Communication and connection will determine the future of retail — not a company’s size or age
The lines are starting to blur,” says Mortimer Singer, CEO of the retail consumer advisory firm Traub. “It’s not about old versus young, big versus small, online or offline. Across the board, it’s brands that are seen as authentic, as embracing and embodying a set of values, and communicating directly with global consumers that are succeeding today.
And they’ll be the ones that will win over the long term. This is true even for the incumbents, and maybe especially the incumbents, because they have the infrastructure and customer base already in place.”
Traub, whose clients include clothing companies such as Naadam Cashmere and Knot Standard, the skincare and cosmetics firm Borghese, the luxury brand Lalique and the premium candy and chocolate line Sugarpova, published a 2017 report highlighting a group of smaller, often overlooked businesses “founded, launched, and nurtured entirely online.”
Collectively, these businesses posed an economic challenge to the Goliaths of retail, the report argued. But more importantly, Traub believed they embodied and exemplified what the future of successful retail would look like – both as a mindset and a business model. These companies showed how data-driven operations and candid, frequent, creative communications could build a brand and cultivate loyalty among a new, critically important wave of younger consumers. Traub called these digital-first businesses “The New Davids.”
While the “David” and “Goliath” labels suggest a fatal outcome for big businesses, in a recent conversation at Traub’s office in Midtown Manhattan, Mr. Singer shared a more optimistic outlook. Yes, the Davids engage more naturally with Millennials, but we’re seeing Goliaths take note, adjusting the way they market their brands, communicate and operate their businesses – changes that have seen some established names outpace their younger counterparts.
In its latest report, Traub identified more than 200 Davids. They span the fashion, beauty, accessories and wellness industries and create a range of niche products. BarkBox sends dog treats and toys to your home each month. Brooklinen sells premium bedding. Beardbrand sells beard oil, mustache wax, and combs. Everlane brings “radical transparency” to online clothing, sharing videos and stories of the factories where the pieces are made.
While concentrated in the US and Europe, these Davids represent a global trend. Among the 200 were a custom women’s wear business from Australia, a lingerie retailer from Israel and a beauty business founded by a Nigerian entrepreneur. Most Davids are private companies, making their collective size difficult to estimate precisely. However, the razor subscription service Dollar Shave Club, one of the 200 Davids, was purchased by Unilever in 2016 for a reported $1 billion (the deal’s terms weren’t disclosed), and a year later Blue Apron, a meal-kit delivery business and another David, raised $300 million in its IPO. Traub conservatively estimates that each David generates at least $10 million in sales, putting the Davids’ collective annual sales at $2 billion – and, based on the effects of their pricing models, Traub estimates the Davids take more than $4 billion out of traditional retail channels each year.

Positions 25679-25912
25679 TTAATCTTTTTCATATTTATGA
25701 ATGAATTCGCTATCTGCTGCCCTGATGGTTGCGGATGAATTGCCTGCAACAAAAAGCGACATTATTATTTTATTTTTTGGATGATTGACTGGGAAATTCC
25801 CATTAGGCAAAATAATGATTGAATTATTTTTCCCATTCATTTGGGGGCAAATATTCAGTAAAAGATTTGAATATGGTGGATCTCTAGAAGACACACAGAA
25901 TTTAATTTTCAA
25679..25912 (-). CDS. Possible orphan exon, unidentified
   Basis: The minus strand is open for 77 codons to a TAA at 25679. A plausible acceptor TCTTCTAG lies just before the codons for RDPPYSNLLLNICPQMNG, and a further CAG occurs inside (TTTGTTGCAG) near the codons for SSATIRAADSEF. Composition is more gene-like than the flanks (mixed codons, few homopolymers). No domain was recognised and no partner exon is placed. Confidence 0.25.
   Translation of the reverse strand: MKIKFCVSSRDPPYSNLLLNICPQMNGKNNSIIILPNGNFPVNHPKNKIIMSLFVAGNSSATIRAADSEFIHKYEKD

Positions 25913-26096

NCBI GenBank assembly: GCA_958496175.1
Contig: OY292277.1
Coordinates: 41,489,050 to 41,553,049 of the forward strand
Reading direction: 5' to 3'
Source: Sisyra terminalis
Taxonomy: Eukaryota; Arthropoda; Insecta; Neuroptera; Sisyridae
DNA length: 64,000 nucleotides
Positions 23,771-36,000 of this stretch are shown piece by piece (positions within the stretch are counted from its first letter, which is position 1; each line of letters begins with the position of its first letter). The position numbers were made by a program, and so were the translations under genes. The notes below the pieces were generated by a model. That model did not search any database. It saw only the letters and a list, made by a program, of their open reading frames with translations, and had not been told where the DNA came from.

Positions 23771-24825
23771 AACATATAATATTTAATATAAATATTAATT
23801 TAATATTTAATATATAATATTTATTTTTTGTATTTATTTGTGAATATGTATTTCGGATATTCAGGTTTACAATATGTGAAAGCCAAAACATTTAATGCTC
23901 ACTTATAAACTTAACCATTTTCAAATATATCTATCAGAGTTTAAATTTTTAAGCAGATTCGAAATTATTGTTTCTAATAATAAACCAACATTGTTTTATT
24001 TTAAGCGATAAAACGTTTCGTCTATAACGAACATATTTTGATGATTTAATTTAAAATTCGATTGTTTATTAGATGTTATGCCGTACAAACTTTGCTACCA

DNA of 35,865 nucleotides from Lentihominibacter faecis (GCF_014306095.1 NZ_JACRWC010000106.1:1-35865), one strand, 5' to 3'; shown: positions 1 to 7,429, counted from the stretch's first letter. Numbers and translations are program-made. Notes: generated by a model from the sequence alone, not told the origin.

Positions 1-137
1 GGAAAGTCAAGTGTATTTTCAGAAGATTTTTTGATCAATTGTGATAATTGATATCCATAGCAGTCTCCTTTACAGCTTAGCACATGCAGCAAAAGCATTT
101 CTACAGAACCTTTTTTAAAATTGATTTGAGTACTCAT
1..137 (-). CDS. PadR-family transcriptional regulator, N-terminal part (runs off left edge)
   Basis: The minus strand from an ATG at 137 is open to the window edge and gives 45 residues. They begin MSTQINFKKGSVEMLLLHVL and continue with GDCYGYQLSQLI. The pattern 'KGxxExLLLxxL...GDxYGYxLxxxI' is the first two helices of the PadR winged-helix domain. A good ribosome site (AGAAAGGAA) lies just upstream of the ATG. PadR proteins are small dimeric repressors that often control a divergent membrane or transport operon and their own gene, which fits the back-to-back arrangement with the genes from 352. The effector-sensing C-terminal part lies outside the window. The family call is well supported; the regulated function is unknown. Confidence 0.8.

While these digital-first companies are tiny by big-name standards – Walmart had a 2017 revenue of almost $500 billion, with more than $10 billion in online sales – the Davids are growing steadily in size and number – as is online retail itself, where Davids prove especially effective and savvy. Less than 10 percent of purchases in the US are online, and most every projection has that figure increasing steadily and sharply.
Part of the Davids’ appeal, according to Mr. Singer, is their niche focus. “They are able to offer luxury or similarly high-quality products at lower, wholesale prices, and are seen as great value. There’s also perceived expertise in just focusing on glasses, or mattresses, or water bottles.”
Alongside niche products, the new Davids, unencumbered by the restrictions that often come with legacy decisions, scale and global breadth, are able to bring a fresh approach to marketing and communications, engaging more directly with greater frequency, transparency and creativity. Their authenticity reads as refreshing. Many use slang to explain their products and policies. The dialogue, whether in advertisements or asking for feedback, feels unscripted, unconventional.
This communications style is not a tactic as much as a core engine of their business: “They’ve merged content with commerce, finding ways to create human, raw connections – they put out videos and stories that stay with you, that you talk about,” Mr. Singer says. “The old mindset was: a product company creates products, and a media company creates content. But the idea of having an outside agency create all your video content is dated. So is the idea of having to rely on third-party influencers. Companies need to be acting like vloggers – amassing content from which they might be able to mine something for a story or an idea; becoming their own influencers, writing their own stories.
“And it’s not doing it once a season. It’s daily, weekly. Repetition is reputation. So being consistent with content first and foremost. And then velocity. If you think of a brand campaign 10 years ago, you had to do one every season. Now you have to create continually; which means you have to have something fresh to talk about. It’s almost as if these digital-first brands are commentators on the world. They’re using the pulse of today, not waiting to try and predict what’s going to happen tomorrow. In some ways, to use 21st century terminology, it’s a reality show. It’s bringing radical transparency.